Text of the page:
The coup, when it comes, is ridiculously easy. Like, not even easy for people with superpowers, but just actually easy. It feels like a high school field trip could take control of the United States, if they had a little time to prepare.
I mean, the defenders were clearly aware that trouble was coming; I don’t think they usually have the world’s smallest gun emplacement right outside the Oval Office. They knew that there were three hyper-powered disco dancers traveling east from Idaho, making a beeline for the White House with a couple stops to wreck tourist attractions along the way, so these gentlemen went and got some sandbags and crouched behind them.
I suppose I can understand why they weren’t able to build a more impressive firing position; sandbags aren’t easy to come by, at a moment’s notice. If somebody told me I had to go get a bunch of sandbags in a hurry, I wouldn’t even know where to begin. On the other hand, I’m not the United States military.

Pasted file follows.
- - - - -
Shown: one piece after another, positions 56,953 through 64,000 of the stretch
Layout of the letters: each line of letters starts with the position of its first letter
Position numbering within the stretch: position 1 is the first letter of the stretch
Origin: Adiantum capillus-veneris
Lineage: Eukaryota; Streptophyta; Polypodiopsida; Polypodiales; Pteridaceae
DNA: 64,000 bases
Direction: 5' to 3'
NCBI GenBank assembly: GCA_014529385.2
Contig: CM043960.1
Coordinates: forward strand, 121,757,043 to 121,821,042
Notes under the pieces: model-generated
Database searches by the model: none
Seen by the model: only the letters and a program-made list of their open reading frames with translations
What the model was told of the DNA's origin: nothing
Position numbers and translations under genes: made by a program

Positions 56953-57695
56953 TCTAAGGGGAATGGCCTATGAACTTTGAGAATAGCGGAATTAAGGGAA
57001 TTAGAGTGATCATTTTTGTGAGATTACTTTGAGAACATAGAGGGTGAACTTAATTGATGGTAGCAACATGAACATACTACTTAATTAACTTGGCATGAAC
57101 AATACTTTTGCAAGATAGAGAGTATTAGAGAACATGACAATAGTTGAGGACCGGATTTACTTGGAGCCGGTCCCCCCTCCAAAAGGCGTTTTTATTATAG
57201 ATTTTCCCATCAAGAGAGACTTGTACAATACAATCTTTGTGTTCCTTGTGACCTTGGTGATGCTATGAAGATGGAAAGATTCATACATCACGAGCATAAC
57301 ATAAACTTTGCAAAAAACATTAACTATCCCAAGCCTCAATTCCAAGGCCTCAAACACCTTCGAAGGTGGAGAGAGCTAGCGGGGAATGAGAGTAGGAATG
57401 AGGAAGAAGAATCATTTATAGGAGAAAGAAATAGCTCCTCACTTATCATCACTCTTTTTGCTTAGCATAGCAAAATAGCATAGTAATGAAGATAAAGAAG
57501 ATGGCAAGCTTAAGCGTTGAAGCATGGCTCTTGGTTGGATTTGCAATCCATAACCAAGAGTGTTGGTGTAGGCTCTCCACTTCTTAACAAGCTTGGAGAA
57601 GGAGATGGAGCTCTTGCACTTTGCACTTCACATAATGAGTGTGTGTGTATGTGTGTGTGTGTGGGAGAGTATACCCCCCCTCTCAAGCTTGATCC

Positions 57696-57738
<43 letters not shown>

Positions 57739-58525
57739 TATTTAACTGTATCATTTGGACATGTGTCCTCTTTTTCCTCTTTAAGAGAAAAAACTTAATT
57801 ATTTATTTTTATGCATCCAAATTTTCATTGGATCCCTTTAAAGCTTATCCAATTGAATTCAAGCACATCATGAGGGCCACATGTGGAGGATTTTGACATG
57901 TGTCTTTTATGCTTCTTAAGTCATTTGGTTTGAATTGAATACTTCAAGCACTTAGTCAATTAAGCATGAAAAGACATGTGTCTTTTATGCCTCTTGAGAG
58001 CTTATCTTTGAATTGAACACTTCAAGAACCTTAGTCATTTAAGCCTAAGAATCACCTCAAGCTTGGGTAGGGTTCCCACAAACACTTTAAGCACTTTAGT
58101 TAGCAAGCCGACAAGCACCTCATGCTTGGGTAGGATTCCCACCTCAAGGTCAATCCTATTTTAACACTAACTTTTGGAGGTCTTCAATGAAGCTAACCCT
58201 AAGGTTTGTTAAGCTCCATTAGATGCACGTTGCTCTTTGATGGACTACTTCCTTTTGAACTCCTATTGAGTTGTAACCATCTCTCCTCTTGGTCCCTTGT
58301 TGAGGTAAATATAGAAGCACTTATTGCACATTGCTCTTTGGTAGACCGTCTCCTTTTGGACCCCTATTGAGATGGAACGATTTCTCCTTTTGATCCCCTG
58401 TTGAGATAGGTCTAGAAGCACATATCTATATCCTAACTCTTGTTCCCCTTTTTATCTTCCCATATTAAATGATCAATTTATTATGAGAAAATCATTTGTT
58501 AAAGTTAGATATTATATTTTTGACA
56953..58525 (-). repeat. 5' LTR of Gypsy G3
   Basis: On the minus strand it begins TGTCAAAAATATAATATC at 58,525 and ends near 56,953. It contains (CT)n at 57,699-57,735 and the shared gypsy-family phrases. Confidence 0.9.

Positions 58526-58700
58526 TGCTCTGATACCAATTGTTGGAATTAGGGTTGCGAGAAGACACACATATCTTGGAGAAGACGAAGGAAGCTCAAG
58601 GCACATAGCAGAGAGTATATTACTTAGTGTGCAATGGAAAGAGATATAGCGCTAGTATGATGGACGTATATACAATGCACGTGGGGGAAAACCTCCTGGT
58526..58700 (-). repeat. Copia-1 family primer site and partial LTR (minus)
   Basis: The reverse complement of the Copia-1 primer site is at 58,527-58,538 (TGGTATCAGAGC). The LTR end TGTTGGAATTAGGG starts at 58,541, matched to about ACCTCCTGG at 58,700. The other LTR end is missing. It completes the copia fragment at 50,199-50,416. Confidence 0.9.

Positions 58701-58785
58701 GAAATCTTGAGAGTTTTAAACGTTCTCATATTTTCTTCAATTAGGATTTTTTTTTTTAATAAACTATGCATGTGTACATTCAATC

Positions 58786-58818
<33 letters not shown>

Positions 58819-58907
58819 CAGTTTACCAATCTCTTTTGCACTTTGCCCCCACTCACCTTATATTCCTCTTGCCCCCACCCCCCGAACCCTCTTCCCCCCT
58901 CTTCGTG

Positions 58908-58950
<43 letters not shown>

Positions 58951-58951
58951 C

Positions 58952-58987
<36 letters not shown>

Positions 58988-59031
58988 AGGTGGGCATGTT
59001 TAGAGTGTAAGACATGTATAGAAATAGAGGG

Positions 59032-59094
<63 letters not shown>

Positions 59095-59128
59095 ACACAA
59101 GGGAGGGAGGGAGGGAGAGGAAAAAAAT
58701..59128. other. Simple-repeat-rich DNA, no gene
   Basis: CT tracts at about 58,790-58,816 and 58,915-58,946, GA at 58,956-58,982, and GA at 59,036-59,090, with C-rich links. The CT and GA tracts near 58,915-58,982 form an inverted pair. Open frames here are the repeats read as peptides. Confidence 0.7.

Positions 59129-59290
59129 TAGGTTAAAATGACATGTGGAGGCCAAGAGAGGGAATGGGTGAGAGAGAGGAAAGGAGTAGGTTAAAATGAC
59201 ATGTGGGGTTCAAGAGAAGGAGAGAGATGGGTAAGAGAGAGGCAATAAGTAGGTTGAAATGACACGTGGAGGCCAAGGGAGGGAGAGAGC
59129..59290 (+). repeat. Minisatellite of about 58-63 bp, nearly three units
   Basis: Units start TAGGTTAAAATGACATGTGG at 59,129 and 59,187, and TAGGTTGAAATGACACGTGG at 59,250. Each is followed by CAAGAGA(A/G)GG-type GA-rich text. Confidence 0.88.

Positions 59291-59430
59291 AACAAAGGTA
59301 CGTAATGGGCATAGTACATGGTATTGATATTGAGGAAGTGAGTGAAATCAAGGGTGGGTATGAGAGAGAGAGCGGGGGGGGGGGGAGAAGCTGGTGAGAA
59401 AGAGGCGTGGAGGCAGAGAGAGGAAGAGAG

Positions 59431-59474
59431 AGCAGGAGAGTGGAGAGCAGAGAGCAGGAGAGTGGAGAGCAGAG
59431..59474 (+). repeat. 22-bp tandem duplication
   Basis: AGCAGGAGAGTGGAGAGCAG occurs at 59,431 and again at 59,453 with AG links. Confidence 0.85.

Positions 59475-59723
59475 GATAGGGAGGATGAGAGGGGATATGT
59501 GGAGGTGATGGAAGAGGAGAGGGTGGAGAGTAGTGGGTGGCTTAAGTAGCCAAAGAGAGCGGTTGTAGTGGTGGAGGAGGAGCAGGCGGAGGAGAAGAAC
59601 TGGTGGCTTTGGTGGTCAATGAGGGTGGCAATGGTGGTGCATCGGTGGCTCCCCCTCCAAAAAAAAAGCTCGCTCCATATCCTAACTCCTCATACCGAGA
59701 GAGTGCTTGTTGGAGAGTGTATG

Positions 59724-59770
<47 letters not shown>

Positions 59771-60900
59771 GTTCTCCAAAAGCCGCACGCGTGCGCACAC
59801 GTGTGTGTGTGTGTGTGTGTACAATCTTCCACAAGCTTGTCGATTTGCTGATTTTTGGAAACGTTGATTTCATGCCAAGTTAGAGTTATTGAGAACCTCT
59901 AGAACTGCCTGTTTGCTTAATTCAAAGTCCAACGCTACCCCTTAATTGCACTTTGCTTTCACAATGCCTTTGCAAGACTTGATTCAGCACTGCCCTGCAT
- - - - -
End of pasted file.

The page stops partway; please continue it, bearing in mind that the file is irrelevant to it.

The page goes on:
But these chumps aren’t either, as far as I can see; a lot of the security detail representing America’s last line of defense appear to be lightly armed, cowardly mall cops. They’ve got tiny little handguns, like the ones that you can get at Party City for eight dollars, if you live in Texas.
One of these guys even tries to come at Ursa with a truncheon. The people defending Dino’s Restaurant in East Houston were better armed than that.
There’s no armor, no snipers, no command and control. There are seven high-ranked military experts right on the other side of the door, but out here, the strategy is to point and shoot.
They don’t even get that injured. There’s no blood. Mostly they just get tossed around, and some of them run away. The most threatening moment is when Non chucks part of a marble column at a guy, and he shoots the chandelier, which falls on him. Mostly I think they’re just going to have a bad back in the morning.